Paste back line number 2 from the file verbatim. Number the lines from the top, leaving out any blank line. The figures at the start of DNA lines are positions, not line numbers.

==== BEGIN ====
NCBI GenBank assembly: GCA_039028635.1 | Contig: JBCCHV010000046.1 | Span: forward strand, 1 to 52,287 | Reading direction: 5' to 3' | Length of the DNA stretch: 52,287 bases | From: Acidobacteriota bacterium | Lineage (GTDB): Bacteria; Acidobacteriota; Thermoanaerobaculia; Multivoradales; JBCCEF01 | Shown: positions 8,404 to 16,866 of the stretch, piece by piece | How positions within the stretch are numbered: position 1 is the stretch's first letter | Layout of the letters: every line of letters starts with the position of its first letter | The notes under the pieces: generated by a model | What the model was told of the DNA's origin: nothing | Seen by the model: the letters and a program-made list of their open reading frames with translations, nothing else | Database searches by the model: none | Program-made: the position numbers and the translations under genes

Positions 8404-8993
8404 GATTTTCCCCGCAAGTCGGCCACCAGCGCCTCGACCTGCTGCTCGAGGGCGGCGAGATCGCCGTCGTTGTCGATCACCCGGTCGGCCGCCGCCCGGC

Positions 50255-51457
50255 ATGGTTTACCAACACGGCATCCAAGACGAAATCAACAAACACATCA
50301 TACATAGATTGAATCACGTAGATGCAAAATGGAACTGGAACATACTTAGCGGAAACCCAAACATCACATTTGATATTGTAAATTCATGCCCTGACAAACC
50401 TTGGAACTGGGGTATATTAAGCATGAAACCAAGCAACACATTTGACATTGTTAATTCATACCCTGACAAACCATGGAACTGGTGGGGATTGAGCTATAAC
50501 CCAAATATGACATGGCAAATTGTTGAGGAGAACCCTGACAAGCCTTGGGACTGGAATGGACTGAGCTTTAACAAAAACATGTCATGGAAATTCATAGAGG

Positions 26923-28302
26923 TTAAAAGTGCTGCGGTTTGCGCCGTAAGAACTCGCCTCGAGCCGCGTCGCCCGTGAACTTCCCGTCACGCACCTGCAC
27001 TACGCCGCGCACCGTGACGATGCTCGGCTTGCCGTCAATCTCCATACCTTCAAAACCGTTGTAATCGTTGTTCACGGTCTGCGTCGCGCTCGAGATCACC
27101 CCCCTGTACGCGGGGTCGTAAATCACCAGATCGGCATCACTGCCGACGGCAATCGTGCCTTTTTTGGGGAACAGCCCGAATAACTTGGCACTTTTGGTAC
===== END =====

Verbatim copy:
Positions 8404-8993